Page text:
Posted on

S&P offers dim outlook for region

Tony Best

S&P offers  dim outlook  for region

Social Share

“Generally, negative.”
And that included Barbados and The Bahamas as Standard & Poor’s, a major global credit rating firm on Wall Street, summarized the economic picture of the English-, Spanish- and Dutch-speaking nations and territories of the Caribbean.
With Barbados’ economy sliding back into a recession and its international reserves falling, Jamaica in the early stages of a fiscal programme with the International Monetary Fund, Grenada in default on its debt, Trinidad and Tobago’s economy is among the few in the region with a healthy, although not robust economy.
Asked about the general performance of the economies of Barbados and its neighbours, Joydeep Mukherji, a senior S&P economic analyst for the Caribbean and Latin America, told BARBADOS BUSINESS AUTHORITY
“it has been generally negative”.
In a special report on economic growth and creditworthiness in the Western Hemisphere, S&P didn’t sketch a bright outlook for the Caribbean’s economic prospects.
“Credit trends have been negative in the Caribbean region, with several recent downgrades and negative outlooks,” said Mukherji.
“The region has suffered in recent times from a combination of weak tourism earnings, high commodity prices (as most Caribbean countries are net importers of commodities, especially oil), and rising government debt.”
Selective default
S&P pinpointed Jamaica, explaining that it had undertaken a debt exchange in early 2013, “leading us to lower the rating to SD [selective default] before subsequently assigning a new rating on the restructured debt. As for Belize, it also emerged from SD early this year, following its default in August of 2012. We lowered the rate on Grenada to SD in March of 2013”. Trinidad’s sovereign credit rating of A is the highest in the region.
Here then are S&P’s snapshots of the various countries.
Aruba: prosperous economy with a per capita income (gross Domestic Product) of US$23 000, a strong government balance sheet and a high level of social development. However, its economy is being hampered by high fiscal deficits and a larger debt burden. Its economy may grow by two per cent this year, largely because of consumption.”
Bahamas: a track record of macroeconomic and political stability as well as a high per capita income, it has seen a rise in its debt and deficits. “Growth in the Bahamas continues to be lackluster and the government’s fiscal position remains weak.” The economy is expected to grow by about two per cent in 2013 and 2.5 per cent next year.
Barbados: “Strong governance” reflecting “mature political, judicial and economic institutions.” The island-nation is blessed with large surpluses at the National Insurance Scheme that provide “flexibility to fiscal accounts.” But it has “limited fiscal policy options”, vulnerable fiscal revenues, ongoing spending pressures and rising debt. Its economy has slipped into recession and its fiscal position has deteriorated mainly due to a drop in tax revenues. International reserves have declined steadily.
Belize: high external debt and weak external liquidity; suffers from weak political institutions and debt-management history; and has “limited medium term prospects, hindered by a weak educational system”.
Bermuda: benefits from a “strong political and economic profile, although the latter has been weakening”, but it has no monetary flexibility.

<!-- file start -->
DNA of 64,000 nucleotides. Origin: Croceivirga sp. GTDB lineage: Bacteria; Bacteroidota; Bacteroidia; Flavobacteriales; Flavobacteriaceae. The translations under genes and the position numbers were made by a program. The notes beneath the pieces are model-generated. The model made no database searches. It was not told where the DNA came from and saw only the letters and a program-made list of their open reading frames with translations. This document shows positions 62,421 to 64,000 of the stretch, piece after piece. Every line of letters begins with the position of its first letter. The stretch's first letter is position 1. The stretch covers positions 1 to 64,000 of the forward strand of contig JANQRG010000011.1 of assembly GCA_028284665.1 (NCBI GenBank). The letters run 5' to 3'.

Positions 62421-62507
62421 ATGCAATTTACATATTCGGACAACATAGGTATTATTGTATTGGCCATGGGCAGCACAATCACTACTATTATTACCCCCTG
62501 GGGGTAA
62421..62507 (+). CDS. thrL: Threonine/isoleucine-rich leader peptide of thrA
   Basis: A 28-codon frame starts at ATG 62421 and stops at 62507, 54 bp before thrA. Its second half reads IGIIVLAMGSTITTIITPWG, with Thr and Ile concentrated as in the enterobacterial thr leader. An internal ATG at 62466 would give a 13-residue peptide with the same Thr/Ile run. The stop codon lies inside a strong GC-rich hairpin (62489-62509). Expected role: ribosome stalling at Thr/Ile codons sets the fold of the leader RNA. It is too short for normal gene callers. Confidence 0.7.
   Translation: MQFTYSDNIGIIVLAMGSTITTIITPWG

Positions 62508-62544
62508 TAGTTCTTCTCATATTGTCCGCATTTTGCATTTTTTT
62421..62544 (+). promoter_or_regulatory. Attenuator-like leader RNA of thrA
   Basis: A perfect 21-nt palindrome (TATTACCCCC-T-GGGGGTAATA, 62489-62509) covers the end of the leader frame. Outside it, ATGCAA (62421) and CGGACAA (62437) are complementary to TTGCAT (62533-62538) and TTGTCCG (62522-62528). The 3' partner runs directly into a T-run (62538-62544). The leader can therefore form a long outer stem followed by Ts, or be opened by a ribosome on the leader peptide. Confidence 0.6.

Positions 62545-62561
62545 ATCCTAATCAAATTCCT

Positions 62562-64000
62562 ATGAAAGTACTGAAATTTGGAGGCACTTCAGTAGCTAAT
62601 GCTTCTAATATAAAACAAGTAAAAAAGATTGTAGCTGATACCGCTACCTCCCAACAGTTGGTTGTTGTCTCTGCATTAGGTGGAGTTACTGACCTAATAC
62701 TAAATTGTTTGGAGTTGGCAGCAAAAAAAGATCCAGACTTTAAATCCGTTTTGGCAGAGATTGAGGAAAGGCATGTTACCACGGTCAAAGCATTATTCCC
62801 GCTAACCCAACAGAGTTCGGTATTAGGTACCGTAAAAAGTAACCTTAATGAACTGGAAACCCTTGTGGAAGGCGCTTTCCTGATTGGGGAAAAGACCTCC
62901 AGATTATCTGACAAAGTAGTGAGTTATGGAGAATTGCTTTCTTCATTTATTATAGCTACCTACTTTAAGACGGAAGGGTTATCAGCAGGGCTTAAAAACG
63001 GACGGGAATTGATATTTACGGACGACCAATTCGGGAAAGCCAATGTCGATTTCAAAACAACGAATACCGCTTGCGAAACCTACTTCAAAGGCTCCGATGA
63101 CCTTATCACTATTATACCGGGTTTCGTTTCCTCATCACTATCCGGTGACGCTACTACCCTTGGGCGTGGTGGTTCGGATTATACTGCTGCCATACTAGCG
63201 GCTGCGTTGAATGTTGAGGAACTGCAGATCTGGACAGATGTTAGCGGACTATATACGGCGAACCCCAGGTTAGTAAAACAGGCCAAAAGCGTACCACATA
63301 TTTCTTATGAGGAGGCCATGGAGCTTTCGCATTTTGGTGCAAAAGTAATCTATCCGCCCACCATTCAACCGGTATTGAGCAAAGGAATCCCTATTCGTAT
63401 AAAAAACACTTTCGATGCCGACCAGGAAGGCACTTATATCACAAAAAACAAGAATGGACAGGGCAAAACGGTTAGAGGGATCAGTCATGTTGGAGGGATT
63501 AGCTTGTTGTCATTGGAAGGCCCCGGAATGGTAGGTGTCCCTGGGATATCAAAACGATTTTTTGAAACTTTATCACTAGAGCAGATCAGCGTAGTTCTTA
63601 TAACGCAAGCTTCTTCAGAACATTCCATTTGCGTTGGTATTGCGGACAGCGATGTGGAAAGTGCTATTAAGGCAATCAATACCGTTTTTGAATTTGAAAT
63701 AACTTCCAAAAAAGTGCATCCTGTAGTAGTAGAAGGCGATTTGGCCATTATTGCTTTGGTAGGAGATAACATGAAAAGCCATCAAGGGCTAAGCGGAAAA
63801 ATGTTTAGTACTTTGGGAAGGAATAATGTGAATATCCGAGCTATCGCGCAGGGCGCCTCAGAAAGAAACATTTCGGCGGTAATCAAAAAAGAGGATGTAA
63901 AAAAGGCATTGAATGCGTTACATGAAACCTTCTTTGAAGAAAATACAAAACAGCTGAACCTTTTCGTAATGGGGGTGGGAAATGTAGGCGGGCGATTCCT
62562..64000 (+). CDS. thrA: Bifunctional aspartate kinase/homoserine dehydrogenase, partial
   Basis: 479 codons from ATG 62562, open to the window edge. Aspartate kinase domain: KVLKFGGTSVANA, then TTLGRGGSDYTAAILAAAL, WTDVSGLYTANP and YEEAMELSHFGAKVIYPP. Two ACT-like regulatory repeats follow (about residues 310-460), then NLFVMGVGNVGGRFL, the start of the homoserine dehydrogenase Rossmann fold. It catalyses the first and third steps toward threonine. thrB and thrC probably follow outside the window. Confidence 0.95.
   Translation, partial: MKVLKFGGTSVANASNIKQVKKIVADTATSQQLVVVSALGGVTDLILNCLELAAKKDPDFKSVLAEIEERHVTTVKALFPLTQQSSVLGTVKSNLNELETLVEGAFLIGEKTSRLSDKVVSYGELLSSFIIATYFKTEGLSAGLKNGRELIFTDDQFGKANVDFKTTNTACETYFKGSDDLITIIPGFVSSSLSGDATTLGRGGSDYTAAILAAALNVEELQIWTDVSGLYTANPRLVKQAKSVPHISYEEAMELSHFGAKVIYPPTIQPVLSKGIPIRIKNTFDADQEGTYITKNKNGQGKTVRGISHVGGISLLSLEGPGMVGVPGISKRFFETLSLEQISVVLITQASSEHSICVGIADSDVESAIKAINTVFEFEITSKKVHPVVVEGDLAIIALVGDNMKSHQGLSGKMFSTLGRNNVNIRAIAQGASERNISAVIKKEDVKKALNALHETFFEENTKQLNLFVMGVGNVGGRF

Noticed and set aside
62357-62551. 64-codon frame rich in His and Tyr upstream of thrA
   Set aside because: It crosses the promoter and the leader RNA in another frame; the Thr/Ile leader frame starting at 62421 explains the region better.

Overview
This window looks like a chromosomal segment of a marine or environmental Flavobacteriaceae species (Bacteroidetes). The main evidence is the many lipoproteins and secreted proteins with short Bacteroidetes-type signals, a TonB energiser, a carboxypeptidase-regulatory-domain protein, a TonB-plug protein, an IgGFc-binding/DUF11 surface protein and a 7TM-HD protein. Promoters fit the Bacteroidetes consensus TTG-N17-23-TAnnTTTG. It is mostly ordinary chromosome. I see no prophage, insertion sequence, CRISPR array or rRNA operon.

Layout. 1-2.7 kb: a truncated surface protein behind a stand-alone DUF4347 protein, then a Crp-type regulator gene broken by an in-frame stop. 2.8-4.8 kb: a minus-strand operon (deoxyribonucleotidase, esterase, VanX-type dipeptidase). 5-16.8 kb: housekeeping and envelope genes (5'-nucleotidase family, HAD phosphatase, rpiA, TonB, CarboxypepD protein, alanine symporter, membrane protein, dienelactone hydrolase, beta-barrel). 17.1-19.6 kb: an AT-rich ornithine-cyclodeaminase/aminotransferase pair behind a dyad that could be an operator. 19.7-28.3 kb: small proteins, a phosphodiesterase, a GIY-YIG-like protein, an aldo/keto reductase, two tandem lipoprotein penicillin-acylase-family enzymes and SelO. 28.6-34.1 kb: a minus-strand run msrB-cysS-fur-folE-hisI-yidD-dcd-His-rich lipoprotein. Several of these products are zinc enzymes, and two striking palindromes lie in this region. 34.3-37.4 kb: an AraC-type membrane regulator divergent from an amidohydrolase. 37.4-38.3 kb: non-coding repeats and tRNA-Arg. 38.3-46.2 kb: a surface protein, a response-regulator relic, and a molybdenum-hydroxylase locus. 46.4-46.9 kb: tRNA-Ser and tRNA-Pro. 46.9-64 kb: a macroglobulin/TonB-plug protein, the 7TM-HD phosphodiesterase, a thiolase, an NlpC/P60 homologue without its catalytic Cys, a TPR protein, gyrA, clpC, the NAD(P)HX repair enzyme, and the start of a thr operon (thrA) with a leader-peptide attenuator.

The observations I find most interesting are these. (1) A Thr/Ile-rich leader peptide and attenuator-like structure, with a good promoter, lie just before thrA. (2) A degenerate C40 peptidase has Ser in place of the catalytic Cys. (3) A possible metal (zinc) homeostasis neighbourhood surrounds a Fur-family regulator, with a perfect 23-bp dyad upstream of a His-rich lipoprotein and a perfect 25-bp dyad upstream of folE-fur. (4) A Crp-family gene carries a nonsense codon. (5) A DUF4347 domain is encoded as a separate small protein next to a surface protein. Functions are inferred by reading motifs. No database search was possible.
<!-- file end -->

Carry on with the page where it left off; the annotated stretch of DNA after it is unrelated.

Curaçao: a prosperous economy with a per capita income of US$22 000 and a strong government balance sheet despite fiscal slippage. Two major weaknesses are its low per capita growth over the last ten years and “limited monetary and external flexibility”.
Dominican Republic: a strong feature is its high level of economic development and a “more diversified economy than many of its peers’”. It has “solid growth and export prospects, propelled by high” foreign direct investments. However, it suffers from weak institutions and too much politicization of its decision-making which diminishes policy predictability and efficiency.
There are structural weaknesses that hurt fiscal accounts, real economy and monetary policy.
Grenada: major weaknesses run the gamut from “stagnant economic growth, limited forward growth prospects, one of the highest ratios of public debt among emerging market countries and large structural current account deficits to significant natural disaster risks from hurricanes.
Jamaica: benefits from its political stability and stands to reap rewards from a political commitment to run large fiscal primary surpluses. But it is suffering significantly from the weight of “high general government debt burden”, a weak record of economic growth poor growth prospects and “limited external liquidity”.
Jamaica’s ability to service debt remains vulnerable to sharp fluctuations in its exchange rate.
Montserrat: “Strong institutional and budgetary support” from Britain and the European Union are pluses but its institutional capacity and human capital are being constrained. Its infrastructure limits private sector growth. Then there are the risks from volcanic eruptions and hurricanes.
Suriname: blessed with “favourable” medium-term economic growth prospects stemming from strong foreign investor interest and an improving debt profile. But it is being hampered by a structurally inefficient public sector-dominated economy which is narrow and vulnerable to adverse external developments.
Trinidad and Tobago: has a number of things going for it. Low government debt, “limited external vulnerability and a “net external asset position”. A potential problem is its “high dependence on the energy sector” and the slow pace of reform, not to mention implementation of economic policies, which could lead to greater vulnerability to external risks”.